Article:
Three weeks ago, on his 90th birthday, Holocaust survivor Werner Salinger welcomed his fifth great grandchild into the world. He’s pretty sure that his granddaughter Alicia had something to do with the timing:
“I don’t know quite how she did that, but the water broke and the kid was born on April 5. Which was her plan all along!”
I met Werner earlier this year as I was telling the story of an artist named Robert Sutz who for 20 years has been chronicling the experiences of survivors. During our interview, Werner described “Kristallnacht” — the 1938 Nazi assault on Jews in cities and towns across Germany, including his hometown of Berlin:
“I remember that very vividly, although I was only six. I remember all the broken glass and the acrid smoke from the synagogue about a block away burning, kind of drifting over our apartment.”
I was thinking about Werner yesterday, on the eve of Yom HaShoah — the Holocaust Day of Remembrance. I had been reading about a 91-year-old Ukrainian woman named Vanda Semyonovna Obiedkova, who died three weeks ago as Putin lay siege to Mariupol.
In 1940, at the age of 10, Vanda’s mother was dragged away by the Nazis. Her mom and thousands of others were executed in a mass grave in Mariupol. Eighty years later, one day before Werner became a great grandfather for the fifth time, Vanda became the second Holocaust survivor to die in the Russian invasion.
I’ve written many stories over the years about Holocaust survivors, and besides being Jewish, the biggest thing I have in common with these brave people is a shared motivation: That the world can never forget. That it can never happen again.
Over the last eight weeks, a great many people have come to believe that that phrase is being tested in real time. And that the free world is failing this test miserably. For while the horrors we’re witnessing in Ukraine are not commensurate with the 11 million innocent lives snuffed out by the Holocaust — there is no question that we are all watching innocent people being bombed, tortured and killed. Comparing the historical degree of all the killing is meaningless to the Ukranians who’ve lost loved ones and who’re living under mortal threat every day. Murder is murder.
As we watch this senseless brutality playing out on TV daily like some interminable war series on the History Channel, there are some who want America/NATO to go in (two months ago) and obliterate Putin’s military. You may be one of them.
Others express that as exasperating as it is to helplessly witness this war from afar, risking Putin’s use of mass killing weapons is not the right course of action at this moment. You may be one of them.
But on this 72nd Yom HaShoah, the person’s answers I was most interested in hearing were Werner Salinger’s. Not only did he carry the ghastly memories of the Third Reich from his childhood; he returned to Germany 15 years later to work military intelligence as a member of the U.S. Air Force. He has also spent years in Russia and was there during the 1991 coup against Gorbachev. Werner seemed like someone who carried some moral authority on the subject. So I called him up and asked him about it. On a gut level, how does it feel watching this horror?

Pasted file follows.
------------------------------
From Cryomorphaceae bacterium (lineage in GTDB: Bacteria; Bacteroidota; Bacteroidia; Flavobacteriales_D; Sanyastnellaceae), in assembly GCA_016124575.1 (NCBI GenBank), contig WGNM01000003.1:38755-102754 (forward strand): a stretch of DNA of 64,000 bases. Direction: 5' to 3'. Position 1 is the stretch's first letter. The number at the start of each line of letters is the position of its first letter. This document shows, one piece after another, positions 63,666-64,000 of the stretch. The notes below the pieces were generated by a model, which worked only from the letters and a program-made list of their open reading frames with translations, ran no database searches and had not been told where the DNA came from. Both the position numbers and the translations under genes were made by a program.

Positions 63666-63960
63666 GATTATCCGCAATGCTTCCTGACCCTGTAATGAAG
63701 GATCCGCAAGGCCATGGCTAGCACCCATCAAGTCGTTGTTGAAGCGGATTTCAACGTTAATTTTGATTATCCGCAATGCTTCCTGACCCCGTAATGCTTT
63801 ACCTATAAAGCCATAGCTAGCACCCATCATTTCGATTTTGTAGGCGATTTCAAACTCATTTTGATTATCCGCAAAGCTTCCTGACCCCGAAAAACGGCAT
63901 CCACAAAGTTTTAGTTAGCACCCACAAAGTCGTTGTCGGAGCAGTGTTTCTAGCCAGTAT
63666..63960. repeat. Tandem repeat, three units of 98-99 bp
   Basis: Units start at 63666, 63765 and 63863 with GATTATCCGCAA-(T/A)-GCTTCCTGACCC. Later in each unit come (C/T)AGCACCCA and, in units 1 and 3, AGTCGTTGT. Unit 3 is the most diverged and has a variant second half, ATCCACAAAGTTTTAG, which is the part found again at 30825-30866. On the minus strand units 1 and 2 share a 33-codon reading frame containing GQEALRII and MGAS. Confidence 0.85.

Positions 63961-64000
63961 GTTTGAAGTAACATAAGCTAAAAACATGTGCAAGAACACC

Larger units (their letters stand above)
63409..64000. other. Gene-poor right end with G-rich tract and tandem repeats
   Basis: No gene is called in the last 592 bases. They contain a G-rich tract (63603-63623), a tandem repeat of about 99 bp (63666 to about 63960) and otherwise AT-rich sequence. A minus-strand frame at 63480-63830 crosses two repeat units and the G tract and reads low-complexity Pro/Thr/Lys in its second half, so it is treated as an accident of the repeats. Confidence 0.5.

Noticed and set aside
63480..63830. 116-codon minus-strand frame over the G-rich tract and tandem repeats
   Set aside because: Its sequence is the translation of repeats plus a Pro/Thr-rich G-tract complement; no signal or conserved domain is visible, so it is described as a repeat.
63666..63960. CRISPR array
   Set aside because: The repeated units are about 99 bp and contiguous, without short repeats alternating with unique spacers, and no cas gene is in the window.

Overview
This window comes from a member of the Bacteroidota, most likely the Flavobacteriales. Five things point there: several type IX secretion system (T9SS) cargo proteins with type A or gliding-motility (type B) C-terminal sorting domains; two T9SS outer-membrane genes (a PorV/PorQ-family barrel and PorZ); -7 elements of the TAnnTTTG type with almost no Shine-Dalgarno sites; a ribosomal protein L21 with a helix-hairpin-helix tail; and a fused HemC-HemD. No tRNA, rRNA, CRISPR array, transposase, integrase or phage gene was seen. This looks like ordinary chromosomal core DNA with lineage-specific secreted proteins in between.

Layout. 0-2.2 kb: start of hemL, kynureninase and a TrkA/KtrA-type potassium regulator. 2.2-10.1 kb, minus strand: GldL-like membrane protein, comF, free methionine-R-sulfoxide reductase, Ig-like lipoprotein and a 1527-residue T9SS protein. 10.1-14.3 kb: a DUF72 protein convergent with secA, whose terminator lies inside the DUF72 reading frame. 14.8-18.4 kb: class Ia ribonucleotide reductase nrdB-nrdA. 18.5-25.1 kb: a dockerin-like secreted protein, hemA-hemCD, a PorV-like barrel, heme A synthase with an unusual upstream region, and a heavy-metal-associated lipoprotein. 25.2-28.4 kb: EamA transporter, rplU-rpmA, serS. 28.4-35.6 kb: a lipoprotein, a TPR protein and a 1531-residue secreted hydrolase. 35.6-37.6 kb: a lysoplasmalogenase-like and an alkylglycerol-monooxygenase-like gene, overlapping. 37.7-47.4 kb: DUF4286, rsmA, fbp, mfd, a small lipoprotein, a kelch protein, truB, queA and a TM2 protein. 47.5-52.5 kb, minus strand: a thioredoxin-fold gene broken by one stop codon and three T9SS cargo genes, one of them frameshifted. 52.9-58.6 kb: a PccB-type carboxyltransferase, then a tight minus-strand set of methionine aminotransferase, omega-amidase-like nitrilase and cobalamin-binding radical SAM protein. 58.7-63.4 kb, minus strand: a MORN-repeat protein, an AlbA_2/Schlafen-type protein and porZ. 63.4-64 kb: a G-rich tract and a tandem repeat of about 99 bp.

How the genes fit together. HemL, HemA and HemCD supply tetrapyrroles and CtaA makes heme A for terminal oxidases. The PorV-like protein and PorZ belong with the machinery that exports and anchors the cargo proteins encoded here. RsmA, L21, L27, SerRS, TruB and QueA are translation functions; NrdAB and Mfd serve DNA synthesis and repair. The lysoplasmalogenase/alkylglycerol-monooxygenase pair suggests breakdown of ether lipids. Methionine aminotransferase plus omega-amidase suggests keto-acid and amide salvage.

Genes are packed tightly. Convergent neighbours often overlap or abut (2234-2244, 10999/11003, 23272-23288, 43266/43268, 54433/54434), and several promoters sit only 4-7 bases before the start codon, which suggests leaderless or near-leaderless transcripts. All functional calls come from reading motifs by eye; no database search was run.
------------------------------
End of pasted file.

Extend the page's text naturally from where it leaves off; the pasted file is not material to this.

“My first reaction is that it is not understandable that the world is so held hostage, that we can’t do anything about it. We just sit and watch every day innocent people being killed because of this madman named Putin in Moscow. That’s my first reaction.”
Right. But what’s the point of “never again” if the democratic powers of the world that have the capacity to do something about it — choose not to?
“Well, the term ‘never again’ of course applies mostly to what Jews experienced during the Holocaust. And the generations that have followed the survivors of the Holocaust say ‘never again,’ rightfully so. I’d go to my death bed saying ‘never again.’ But to answer your question, what should we do, or what will we do? There will come a point at some point, and I hope it’s sooner rather than later, that people will have to sit around the table and negotiate an end to this.”
Werner hates the fact that this is the option he would choose. But he doesn’t think it’s much of a choice:
“I don’t think we can take the chance to roll the dice, because there are many ways that Putin could react, and not all of them are nuclear. There are chemical ways, there are cybersecurity ways. There are many ways he can foul up the world. Now, you can say: ‘Well, he is not likely to do that because he would be committing suicide.’ Well, I don’t know.”
None of us know. And that is the point. It’s at the core of this tragedy. Our hearts tell us to go in and beat the holy crap out of this mass murderer. Our heads try to calculate how likely will it be that an action like that could trigger other actions that could lead to a whole other level of loss of life — the kind that this Day of Remembrance is all about. Like so many of us, Werner sees it as a Sophie’s Choice where there’s no easy short term answer:
“Yes, it is. It’s brutal to watch. And yet… There’s an old song that says: ‘the only way out is through.’ The only way out is through. So we have to go through this, whatever direction it takes. And I think we have to end up with some off ramps for both sides.”
Werner and I talked for about 45 minutes, but we could have kept going. A fascinating guy, he worked in intelligence and diplomacy for Presidents Dwight Eisenhower and Jimmy Carter. All of his experience led him to author a book entitled Toward a More Equal World. I can’t wait to read it.
On this Yom HaShoah, we extend our everlasting love to all those we have lost, and our deepest thanks to all of the survivors who continue to tell the story to keep their memory alive.